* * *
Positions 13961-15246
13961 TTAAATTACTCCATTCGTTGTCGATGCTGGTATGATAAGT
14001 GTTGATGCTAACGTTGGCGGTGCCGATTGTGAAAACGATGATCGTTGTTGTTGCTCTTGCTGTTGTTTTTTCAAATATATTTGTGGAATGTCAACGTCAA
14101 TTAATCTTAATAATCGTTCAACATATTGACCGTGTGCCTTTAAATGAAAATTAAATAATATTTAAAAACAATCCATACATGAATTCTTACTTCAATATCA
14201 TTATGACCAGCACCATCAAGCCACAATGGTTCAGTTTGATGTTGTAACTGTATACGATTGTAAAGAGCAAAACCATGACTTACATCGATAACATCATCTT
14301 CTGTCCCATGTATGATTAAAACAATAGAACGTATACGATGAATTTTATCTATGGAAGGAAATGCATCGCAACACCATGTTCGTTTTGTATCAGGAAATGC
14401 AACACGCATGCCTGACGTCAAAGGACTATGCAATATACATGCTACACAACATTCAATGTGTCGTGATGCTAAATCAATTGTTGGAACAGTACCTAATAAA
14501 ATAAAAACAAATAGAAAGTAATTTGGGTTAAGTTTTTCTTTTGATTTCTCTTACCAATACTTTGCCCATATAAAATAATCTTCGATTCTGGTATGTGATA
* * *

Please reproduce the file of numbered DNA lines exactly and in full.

Positions 13961-15246
13961 TTAAATTACTCCATTCGTTGTCGATGCTGGTATGATAAGT
14001 GTTGATGCTAACGTTGGCGGTGCCGATTGTGAAAACGATGATCGTTGTTGTTGCTCTTGCTGTTGTTTTTTCAAATATATTTGTGGAATGTCAACGTCAA
14101 TTAATCTTAATAATCGTTCAACATATTGACCGTGTGCCTTTAAATGAAAATTAAATAATATTTAAAAACAATCCATACATGAATTCTTACTTCAATATCA
14201 TTATGACCAGCACCATCAAGCCACAATGGTTCAGTTTGATGTTGTAACTGTATACGATTGTAAAGAGCAAAACCATGACTTACATCGATAACATCATCTT
14301 CTGTCCCATGTATGATTAAAACAATAGAACGTATACGATGAATTTTATCTATGGAAGGAAATGCATCGCAACACCATGTTCGTTTTGTATCAGGAAATGC
14401 AACACGCATGCCTGACGTCAAAGGACTATGCAATATACATGCTACACAACATTCAATGTGTCGTGATGCTAAATCAATTGTTGGAACAGTACCTAATAAA
14501 ATAAAAACAAATAGAAAGTAATTTGGGTTAAGTTTTTCTTTTGATTTCTCTTACCAATACTTTGCCCATATAAAATAATCTTCGATTCTGGTATGTGATA